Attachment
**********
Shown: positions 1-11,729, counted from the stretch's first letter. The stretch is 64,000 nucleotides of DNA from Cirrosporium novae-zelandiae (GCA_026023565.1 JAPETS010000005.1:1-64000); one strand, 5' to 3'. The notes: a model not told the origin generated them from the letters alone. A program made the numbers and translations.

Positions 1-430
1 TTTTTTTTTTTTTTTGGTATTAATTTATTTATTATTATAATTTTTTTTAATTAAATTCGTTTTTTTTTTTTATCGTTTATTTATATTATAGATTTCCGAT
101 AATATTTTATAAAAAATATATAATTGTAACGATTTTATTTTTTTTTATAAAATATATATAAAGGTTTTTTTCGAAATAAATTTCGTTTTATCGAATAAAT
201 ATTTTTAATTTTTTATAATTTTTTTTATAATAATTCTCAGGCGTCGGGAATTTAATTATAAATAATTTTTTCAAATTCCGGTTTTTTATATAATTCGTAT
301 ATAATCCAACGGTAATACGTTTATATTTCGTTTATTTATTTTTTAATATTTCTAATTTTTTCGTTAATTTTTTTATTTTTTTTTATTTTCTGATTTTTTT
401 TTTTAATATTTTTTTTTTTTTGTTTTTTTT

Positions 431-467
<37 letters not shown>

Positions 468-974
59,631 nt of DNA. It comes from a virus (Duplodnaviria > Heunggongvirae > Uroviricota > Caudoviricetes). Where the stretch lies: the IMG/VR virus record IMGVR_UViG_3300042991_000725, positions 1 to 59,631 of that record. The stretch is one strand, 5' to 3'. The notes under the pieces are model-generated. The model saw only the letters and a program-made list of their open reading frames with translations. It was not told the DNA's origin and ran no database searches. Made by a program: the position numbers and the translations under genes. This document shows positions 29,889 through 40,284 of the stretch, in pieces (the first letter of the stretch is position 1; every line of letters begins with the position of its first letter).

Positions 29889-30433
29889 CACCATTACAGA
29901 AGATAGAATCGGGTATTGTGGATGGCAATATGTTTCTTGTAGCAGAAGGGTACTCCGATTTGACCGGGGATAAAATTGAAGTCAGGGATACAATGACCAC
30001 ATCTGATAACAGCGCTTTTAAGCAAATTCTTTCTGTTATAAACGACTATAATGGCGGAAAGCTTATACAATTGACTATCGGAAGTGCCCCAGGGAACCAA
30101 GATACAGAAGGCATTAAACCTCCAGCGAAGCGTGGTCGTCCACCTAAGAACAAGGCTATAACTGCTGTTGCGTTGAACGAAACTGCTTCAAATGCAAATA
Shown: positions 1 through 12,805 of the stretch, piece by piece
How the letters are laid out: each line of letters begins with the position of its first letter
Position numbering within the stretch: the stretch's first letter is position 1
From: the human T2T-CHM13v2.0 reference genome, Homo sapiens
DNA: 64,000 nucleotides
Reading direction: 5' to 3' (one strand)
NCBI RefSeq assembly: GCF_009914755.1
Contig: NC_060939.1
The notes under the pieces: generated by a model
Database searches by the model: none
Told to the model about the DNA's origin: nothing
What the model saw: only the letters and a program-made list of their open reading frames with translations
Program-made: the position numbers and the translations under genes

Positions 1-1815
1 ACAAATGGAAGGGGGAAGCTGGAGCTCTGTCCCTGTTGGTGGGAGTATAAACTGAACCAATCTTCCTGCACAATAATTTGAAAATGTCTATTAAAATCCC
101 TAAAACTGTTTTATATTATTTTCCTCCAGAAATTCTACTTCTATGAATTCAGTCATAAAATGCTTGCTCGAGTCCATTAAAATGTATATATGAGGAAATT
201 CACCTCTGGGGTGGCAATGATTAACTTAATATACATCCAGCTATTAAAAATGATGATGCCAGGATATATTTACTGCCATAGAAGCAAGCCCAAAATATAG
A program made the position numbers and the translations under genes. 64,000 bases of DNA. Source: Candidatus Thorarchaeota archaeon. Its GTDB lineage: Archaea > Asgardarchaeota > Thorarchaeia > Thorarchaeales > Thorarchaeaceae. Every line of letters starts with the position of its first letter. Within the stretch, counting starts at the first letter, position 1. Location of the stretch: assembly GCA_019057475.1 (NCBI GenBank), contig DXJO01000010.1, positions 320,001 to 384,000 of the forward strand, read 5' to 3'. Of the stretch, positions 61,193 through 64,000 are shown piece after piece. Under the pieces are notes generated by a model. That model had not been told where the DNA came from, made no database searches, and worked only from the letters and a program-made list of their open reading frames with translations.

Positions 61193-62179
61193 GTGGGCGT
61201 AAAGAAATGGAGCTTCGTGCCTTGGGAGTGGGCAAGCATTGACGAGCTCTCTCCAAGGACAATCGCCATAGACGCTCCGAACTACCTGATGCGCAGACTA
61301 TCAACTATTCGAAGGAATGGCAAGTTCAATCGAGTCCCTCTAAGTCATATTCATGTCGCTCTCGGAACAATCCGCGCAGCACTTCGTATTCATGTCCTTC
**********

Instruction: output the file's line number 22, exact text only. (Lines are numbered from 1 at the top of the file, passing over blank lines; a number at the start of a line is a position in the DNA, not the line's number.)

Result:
Reading direction: 5' to 3' (one strand)